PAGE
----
Sugar industry asks the government to subsidise harvesting machinery

Sugar factories are campaigning to cut and harvest raw sugarcane, instead of boring it first, for processing. The conglomerates are recommending that the government offer funding at low interest rates to farmers to buy harvesters as the prices of the equipment are quite high (6-12 million baht).

They are also urging the government to purchase electricity from biomass power plants as some plants are locked out from selling their power to the Electricity Generating Authority of Thailand.

“No farmer wants to burn their field but the cost of labour is high. Factories must sign contracts with farmers to help with the harvesting.”

“Factories can encourage farmers by buying raw sugarcane while some sugarcane can be left for generating power,” according to The Nation.

Meanwhile, local sugarcane growers in Nakhon Sawan, central Thailand, are burning their fields at night despite authorities’ ban on the practice. It appears little is being done to curb the practice which is one of the main causes, if not the main cause, of the smoke and haze problems in various parts of the country throughout this time of the year.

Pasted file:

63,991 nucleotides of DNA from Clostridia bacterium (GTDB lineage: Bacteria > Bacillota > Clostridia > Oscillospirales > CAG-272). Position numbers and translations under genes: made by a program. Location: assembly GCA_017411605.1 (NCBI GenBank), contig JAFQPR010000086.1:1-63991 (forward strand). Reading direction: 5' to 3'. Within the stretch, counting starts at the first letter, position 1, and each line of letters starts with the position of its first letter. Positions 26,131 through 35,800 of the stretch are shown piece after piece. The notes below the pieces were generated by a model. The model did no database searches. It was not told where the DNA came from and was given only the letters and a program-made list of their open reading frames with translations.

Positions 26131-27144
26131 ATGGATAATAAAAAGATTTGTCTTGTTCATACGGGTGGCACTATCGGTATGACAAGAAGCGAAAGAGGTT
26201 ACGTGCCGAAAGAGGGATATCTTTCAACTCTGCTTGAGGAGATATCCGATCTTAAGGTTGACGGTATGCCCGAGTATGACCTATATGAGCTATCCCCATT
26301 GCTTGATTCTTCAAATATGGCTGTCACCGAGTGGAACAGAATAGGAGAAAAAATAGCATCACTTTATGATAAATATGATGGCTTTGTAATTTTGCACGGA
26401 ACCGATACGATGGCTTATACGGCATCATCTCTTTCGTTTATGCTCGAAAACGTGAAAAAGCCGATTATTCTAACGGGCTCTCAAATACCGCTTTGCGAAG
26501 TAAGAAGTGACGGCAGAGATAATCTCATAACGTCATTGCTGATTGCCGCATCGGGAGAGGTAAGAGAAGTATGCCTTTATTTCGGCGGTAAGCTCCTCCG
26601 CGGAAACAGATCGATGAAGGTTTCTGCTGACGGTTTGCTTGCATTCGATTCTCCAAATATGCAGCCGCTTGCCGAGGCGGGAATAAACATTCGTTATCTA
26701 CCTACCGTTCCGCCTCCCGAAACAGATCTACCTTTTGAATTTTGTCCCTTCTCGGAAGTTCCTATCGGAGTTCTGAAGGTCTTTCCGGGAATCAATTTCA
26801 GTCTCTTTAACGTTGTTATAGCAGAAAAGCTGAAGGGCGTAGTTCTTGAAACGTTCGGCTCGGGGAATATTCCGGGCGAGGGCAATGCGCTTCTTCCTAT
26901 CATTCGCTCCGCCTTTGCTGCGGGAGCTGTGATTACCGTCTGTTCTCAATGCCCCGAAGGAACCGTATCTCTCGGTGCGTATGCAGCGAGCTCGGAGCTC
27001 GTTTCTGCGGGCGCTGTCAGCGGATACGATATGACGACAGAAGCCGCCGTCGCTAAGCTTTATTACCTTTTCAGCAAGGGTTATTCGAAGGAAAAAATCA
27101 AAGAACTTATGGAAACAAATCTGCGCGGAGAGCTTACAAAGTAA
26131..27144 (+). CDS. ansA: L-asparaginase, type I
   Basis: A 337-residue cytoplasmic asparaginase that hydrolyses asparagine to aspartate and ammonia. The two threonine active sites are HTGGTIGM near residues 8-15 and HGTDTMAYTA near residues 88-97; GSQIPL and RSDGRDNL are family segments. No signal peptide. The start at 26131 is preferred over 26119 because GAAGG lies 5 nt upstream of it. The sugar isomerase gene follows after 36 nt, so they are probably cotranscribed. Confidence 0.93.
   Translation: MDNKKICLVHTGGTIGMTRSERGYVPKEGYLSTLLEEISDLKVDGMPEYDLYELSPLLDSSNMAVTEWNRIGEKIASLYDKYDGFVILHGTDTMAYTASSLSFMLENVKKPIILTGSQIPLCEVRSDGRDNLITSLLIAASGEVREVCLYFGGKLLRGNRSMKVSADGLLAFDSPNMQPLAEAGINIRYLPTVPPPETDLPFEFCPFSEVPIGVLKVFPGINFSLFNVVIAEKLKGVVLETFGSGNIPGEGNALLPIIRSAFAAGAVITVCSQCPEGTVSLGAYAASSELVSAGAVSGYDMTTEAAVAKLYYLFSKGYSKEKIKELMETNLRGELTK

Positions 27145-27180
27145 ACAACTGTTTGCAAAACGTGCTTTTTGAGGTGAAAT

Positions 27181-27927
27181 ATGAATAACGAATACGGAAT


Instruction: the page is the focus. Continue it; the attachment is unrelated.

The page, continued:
Despite doing their burins at night, when farmers believe they will avoid the notice of the sleeping authorities, they are providing easy to locate burn-offs. Authorities banned field burning late last year in a bid to control the hazardous fine smoke particles that were drifting into highly populated city areas.

Now the sugar industry is also trying to encourage farmers to stop the practice of burn-offs.

“The problem of fires at sugarcane plantations requires cooperation from all sectors” – Sitiwuth Siempakdee, vice president of Thai Sugar Miller Company.

Sugarcane harvesting started on December 1, 2019, at the same time the smog and smoke problems started in Bangkok and areas around central Thailand.

“The increase in sugarcane output over the previous year was because there were three new factories,. Also, factories increased the efficiency of their machines, improved sugar extraction as a result cane extraction capacity average is 1.0-1.1 million tonnes per day.”

“Sugarcane output this year will be lower than 30-40% of the previous year, because of the impact of drought, or only 90 million tonnes. Sugarcane extraction will be less than last year by 3 to 4 million tonnes.”

SOURCE: The Nation

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